Why Am I Craving Coffee

When it comes to coffee, cravings often come down to habits and physical dependence on caffeine.

Here are seven reasons why coffee cravings may be creeping up on you.

1. Coffee-drinking habit

It’s possible that you’re craving coffee out of habit. It may be a key part of your morning routine or a basis for social interactions. Over the course of time, you may have become psychologically dependent on the ritual of coffee drinking. So when you try to remove a binding psychological element like coffee, it can feel awkward.

2. Coping with stress

Stress affects your whole body, causing anxiety and fatigue. Many adults use chemical boosters, including nicotine, alcohol, and caffeine, as an emotional crutch in times of distress. It’s normal to want to retreat to the safety of familiar patterns, especially those that give you a pick-me-up.

3. Low iron levels

If you have iron deficiency anemia (low iron levels) you may be struggling with symptoms such as extreme fatigue and weakness. If you’re chronically tired, it makes sense that you might turn to caffeine to “wake up.” Unfortunately, coffee contains natural compounds called tannins that can prevent your body from absorbing iron. Coffee may help you overcome tiredness in the short-term, but in the long-term it can exacerbate symptoms of anemia.

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4. Pica and olfactory cravings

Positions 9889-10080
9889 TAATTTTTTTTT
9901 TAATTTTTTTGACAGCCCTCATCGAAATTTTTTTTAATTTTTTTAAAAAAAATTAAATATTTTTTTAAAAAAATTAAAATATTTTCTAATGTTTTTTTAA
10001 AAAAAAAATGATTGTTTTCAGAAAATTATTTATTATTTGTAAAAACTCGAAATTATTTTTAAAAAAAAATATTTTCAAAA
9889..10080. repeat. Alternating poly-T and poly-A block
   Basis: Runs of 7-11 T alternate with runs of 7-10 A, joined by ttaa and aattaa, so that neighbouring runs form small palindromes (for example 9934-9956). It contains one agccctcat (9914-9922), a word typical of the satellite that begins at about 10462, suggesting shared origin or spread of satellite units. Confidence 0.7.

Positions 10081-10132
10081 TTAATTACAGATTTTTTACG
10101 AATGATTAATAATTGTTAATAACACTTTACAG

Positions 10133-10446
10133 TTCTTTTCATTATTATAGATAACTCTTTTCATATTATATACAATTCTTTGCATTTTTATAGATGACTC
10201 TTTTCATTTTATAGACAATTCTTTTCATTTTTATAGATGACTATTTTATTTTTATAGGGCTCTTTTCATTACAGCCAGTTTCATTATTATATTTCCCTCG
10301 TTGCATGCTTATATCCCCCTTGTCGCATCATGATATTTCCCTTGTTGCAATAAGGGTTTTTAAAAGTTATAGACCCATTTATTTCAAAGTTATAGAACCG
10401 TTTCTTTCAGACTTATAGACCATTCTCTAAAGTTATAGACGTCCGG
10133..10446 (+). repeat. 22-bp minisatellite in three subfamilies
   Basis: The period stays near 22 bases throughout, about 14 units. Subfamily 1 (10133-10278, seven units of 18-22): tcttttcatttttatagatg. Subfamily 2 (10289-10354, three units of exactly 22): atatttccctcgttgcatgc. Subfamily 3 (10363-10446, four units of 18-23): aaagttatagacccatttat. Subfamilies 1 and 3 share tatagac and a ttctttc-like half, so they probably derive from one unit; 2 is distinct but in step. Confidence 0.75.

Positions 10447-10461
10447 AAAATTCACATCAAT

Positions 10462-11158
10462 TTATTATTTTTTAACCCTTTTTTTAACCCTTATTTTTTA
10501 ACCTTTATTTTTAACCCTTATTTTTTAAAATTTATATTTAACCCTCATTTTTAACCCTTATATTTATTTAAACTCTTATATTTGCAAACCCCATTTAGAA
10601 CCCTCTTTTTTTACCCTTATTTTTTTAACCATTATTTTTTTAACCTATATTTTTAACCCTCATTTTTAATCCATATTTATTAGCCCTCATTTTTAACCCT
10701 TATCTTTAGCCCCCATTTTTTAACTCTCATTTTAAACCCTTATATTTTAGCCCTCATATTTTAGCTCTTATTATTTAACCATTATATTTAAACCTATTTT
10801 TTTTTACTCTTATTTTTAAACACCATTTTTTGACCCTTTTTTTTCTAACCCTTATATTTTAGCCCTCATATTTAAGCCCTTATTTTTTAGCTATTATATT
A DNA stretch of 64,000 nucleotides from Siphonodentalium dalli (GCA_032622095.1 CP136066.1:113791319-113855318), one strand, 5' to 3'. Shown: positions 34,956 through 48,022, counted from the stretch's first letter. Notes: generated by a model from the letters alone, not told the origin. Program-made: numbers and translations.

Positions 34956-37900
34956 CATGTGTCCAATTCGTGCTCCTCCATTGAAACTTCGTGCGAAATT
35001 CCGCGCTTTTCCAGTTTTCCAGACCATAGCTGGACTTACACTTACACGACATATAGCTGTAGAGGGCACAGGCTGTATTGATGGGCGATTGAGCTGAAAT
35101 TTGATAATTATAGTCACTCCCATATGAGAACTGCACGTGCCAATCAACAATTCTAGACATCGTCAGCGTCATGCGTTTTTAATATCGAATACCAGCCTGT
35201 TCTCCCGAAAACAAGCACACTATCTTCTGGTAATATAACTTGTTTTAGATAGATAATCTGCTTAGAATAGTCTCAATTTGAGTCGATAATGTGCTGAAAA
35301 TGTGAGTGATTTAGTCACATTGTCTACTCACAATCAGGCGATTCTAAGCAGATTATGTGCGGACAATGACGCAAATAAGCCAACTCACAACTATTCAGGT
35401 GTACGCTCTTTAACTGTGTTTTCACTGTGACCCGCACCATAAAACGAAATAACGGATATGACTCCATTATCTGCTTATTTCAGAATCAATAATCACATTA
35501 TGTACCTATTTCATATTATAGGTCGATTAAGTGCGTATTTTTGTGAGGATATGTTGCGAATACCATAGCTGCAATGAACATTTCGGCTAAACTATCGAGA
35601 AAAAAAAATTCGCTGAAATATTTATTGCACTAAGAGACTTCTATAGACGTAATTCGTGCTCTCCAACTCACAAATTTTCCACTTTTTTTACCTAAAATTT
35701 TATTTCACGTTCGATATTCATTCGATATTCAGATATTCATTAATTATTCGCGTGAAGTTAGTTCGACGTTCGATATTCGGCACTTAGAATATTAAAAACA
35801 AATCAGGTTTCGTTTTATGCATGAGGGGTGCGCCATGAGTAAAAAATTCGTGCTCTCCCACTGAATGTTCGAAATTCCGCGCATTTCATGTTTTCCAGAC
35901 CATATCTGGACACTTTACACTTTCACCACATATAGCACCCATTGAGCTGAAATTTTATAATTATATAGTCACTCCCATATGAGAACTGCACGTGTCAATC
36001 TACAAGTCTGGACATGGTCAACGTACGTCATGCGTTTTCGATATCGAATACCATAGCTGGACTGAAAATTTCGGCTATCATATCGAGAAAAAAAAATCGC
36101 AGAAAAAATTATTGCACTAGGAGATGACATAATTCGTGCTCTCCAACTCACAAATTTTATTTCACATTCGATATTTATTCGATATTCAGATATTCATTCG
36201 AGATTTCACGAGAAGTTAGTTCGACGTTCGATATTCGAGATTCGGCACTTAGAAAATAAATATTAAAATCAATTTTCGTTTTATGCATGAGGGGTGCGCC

Pica is a disorder that causes people to crave or compulsively eat items that have no nutrition. It’s characterized by cravings for things that often aren’t even food, like sand or ash.

One small study looked at a phenomenon similar to pica, which researchers called desiderosmia. This condition causes people to crave pica substances either just for their taste, smell, or the experience of chewing it, rather than actually eating it. In three cases, this was a “novel symptom” of iron deficiency anemia where the participants craved the smell and/or taste of items including coffee, charcoal, and canned cat food. When the underlying health condition was addressed (iron levels brought to healthy levels), the craving for the items stopped.


If you’re experiencing lack of energy or tiredness that’s keeping you from your normal activities or from doing things that you want to do, talk to your health provider.

5. Avoiding withdrawal symptoms like headaches

Headaches are a well-known symptom of caffeine withdrawal. In the United States, more than 90 percent of adults use caffeine. When attempting to stop drinking coffee, about 70 percent of people will experience withdrawal symptoms, like headache. Other reported symptoms include tiredness and lack of focus.

Because these headaches typically go away immediately after consuming caffeine, many people drink coffee to avoid the symptoms of withdrawal. You may not even realize that you’re doing it; you just know coffee will make you feel better.

6. It’s in your genes

A study of thousands of coffee drinkers recently helped researchers pinpoint six genetic variants that determine someone’s responsiveness to caffeine. These genes predict whether someone will be a heavy coffee drinker. So go ahead and blame your latte habit on your parents!

7. Caffeine dependency

In the mental health world, addiction means something different than dependence. Someone who is addicted to something continues to use that substance even though it’s causing problems for them, like making them sick or preventing them from functioning normally in society. Although it’s possible to become addicted to caffeine, it isn’t common. Caffeine dependence, however, is a widespread problem affecting both children and adults. Physical dependence happens when your body gets so used to a substance, you experience withdrawal symptoms without it.